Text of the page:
With its oblique, languid, almost Kafkaesque, invocation of an ancient fairy tale world rendered in the smudged, flinty tones of flickering charcoal grey, “Institute Benjamenta” is the first feature-length live action film offering by the incomparable stop-motion animators known as Brothers Quay. Famous for their many offbeat animated shorts populated by creepy antique dolls and surrounded by bits of broken ephemera; old bric-a-brac that springs to life and makes compulsive patterns while seemingly moving inside strange, artificial worlds, as though hinting somehow at an undergrowth of neurosis threading through the hinterlands of a troubled dreaming mind -- these American-born identical twin artists have created a rich body of distinctive work over the years which this debut feature-film taps right into and effortlessly expands on, drawing on the Brothers’ customary influences and many of their most evocative visual motifs to forge, with the aid of their collaborators Nic Knowland and Larry Sider, a challenging but captivating tone-poem that emerges out of the intricate choreography of light and the hypnotic arrangement of shadowy dreamlike images -- along with a careful post-synch layering of sound.
There is only the faintest slither of a recognisable narrative form for the viewer to cling on to here: Konowland’s slatey black & white cinematography opens upon a darkened, mist-shrouded forest, seemingly pitched in some enchanted non-determinant East European location, out of which emerges the thin, nervy figure of Jakob von Gunten (Mark Rylance). He seeks entrance to the Institute Benjamenta: an incomprehensible dreamlike school for servants, full of empty peeling rooms carpeted with pine cones, and a home to a menagerie of odd animal exhibits. Deer antlers adorn the mottled walls and tufts of fur are displayed under cloudy glass cases; threadbare ninteenth century furnishings and cramped attic rooms for the few students in attendance create a bleak old world atmosphere. Below, deep in the bowels of the institute, strange, decaying baraque architecture, across which flits an other-worldly play of light, offers a subterranean refuge which can only be accessed through a chalked “zero” inscribed on the blackboard in the bare schoolroom.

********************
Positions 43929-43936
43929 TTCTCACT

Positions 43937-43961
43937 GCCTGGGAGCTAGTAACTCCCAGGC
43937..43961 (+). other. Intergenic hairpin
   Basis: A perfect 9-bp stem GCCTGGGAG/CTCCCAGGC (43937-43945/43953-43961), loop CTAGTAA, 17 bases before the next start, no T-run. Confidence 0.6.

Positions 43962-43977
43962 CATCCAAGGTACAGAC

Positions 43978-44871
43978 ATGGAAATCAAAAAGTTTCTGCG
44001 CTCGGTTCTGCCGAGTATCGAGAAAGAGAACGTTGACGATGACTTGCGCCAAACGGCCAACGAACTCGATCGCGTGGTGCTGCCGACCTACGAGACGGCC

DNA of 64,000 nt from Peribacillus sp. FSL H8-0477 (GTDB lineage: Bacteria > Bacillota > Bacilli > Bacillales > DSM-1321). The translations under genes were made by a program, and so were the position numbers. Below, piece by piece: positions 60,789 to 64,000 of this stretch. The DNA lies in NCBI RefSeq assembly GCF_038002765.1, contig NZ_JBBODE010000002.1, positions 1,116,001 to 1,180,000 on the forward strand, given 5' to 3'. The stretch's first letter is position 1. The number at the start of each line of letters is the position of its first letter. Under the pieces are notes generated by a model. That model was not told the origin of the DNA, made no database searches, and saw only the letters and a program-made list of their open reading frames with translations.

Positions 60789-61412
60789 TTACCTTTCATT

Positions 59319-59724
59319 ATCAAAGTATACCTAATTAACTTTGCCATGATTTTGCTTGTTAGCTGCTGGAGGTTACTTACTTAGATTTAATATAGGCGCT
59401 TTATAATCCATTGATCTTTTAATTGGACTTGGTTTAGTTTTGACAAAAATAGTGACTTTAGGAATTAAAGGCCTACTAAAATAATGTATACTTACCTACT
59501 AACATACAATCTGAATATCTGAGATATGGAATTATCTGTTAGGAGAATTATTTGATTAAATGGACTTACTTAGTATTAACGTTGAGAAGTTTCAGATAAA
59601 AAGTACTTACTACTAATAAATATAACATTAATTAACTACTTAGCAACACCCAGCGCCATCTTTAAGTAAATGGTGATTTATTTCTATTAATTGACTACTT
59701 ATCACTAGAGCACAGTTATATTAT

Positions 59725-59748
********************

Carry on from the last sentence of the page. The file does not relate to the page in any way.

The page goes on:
This shadowy realm is run by brother and sister Johannes (Gottfried John) and Lisa Benjamenta (Alice Krige) -- she the Sleeping Beauty and he the Ogre in this distorted black fairy tale; while the seven students Jakob finds already in attendance are paralleled with the seven dwarfs of the Snow White story. Jakob’s reasons for entering the school are concerned with his desire to negate the ego -- ‘I have no high hopes of life’, he says. The school itself has only one lesson, ‘endlessly repeated, over and over again’. Through the mindless repitition of prescribed actions and routines supervised by the strangely tragic figure of Lisa Benjamenta, Jakob seeks to become as object-like and inanimate as the doll-figurines and crumpled puppets that have routinely inhabited the Quay’s work throughout much of their career.